The FAO’s Mountain Partnership Secretariat and the United Nations World Tourism Organization (UNWTO) recently published the joint report Mountain tourism – Towards a more sustainable path. While tourism was the focus of the 2021 International Mountain Day on the 11th December, this publication contributes to stressing the role of tourism in the sustainable development of mountain regions.
It features examples of innovation, best practices and initiatives from all over the world, including Europe. Some of the cases show how entrepreneurs were trained to promote local tourism, producers and handcrafts in the Carpathians or how a tourism strategy was adopted in the Slovenian Alps to tackle over-tourism by bringing visitors away from crowded areas and making them discover new places. Examples also include an initiative from South Tyrol, Italy, which aimed to understand the challenges faced by mountain tourism stakeholders during the COVID-19. These examples illustrate the report’s recommendations: mountains need to innovate and develop new offers to both boost the recovery of the sector after the COVID-19 pandemic but also to make mountain tourism more sustainable.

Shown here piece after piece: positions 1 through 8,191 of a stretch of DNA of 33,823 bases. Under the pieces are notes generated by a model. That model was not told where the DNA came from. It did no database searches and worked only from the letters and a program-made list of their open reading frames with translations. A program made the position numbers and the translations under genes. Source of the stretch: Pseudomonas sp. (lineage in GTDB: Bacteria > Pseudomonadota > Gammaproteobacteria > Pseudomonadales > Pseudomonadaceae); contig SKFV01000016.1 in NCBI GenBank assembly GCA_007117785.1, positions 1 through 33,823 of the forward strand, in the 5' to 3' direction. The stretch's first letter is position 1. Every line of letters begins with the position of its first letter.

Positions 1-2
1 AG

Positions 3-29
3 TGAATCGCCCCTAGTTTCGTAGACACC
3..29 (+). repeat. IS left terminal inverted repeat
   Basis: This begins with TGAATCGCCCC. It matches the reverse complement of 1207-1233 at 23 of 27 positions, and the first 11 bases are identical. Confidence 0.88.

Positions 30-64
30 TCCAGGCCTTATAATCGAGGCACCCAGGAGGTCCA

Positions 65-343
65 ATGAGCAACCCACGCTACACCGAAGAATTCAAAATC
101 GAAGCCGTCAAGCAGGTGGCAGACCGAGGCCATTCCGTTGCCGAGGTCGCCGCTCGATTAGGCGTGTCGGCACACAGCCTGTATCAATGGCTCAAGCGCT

Tourism is key for the development of Europe’s mountains. In 2018, 13% of personal trips made by EU residents were in mountain areas (see Eurostat). Yet, mountain areas are confronted to various challenges. Some territories face over-tourism and conflicts between residents and visitors. This was highlighted in the recent Euromontana report on mountain youth, particularly in the French and Italian Alps. Other regions are struggling to attract visitors, to develop mobility offers up to the last kilometre, or to adapt their activities to a changing climate. This joint report on mountain tourism can therefore be a source of inspiration for addressing these different issues.
In Europe, regional and local challenges can also be overcome with the support of the European Union’s Cohesion Policy. As demonstrated by Montana174, Cohesion Policy provides support for the development of tourism in the mountains, for the creation of new offers, the development of strategies to improve sustainability or promote cultural heritage for example. Examples are available in Montana174’s brochure The Cohesion Policy supports tourism in mountain areas.27 January 2022